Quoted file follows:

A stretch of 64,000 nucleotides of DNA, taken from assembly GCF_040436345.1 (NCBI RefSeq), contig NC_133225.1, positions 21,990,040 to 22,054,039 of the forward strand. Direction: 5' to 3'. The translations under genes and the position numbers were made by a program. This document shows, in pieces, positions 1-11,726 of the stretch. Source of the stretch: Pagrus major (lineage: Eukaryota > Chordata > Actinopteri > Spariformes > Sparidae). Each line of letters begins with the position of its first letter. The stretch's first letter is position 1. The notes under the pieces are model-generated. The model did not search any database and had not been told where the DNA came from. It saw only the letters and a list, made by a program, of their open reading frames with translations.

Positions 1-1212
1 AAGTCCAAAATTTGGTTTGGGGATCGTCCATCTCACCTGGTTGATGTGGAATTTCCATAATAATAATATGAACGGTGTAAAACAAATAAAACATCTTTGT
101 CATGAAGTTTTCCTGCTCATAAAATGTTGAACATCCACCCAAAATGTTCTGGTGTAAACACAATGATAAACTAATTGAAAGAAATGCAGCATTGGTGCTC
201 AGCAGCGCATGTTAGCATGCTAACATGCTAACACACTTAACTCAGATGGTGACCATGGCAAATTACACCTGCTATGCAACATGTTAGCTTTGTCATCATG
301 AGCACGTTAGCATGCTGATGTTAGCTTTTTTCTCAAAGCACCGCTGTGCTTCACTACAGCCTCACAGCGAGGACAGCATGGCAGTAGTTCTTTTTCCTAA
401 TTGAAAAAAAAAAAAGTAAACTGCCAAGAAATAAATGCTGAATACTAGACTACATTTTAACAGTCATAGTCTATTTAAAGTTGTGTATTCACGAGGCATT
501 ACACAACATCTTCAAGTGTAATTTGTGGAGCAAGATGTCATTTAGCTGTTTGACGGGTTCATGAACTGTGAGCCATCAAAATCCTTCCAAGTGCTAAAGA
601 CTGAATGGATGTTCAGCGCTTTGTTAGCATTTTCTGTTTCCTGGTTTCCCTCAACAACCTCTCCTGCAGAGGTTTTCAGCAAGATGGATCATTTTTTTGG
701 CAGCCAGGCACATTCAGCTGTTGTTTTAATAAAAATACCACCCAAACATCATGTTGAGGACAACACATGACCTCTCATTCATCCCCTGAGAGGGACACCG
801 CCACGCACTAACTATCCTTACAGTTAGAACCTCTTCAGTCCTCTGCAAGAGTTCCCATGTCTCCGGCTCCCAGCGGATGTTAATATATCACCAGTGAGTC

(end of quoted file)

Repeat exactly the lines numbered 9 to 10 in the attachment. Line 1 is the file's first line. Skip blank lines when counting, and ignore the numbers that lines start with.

601 CTGAATGGATGTTCAGCGCTTTGTTAGCATTTTCTGTTTCCTGGTTTCCCTCAACAACCTCTCCTGCAGAGGTTTTCAGCAAGATGGATCATTTTTTTGG
701 CAGCCAGGCACATTCAGCTGTTGTTTTAATAAAAATACCACCCAAACATCATGTTGAGGACAACACATGACCTCTCATTCATCCCCTGAGAGGGACACCG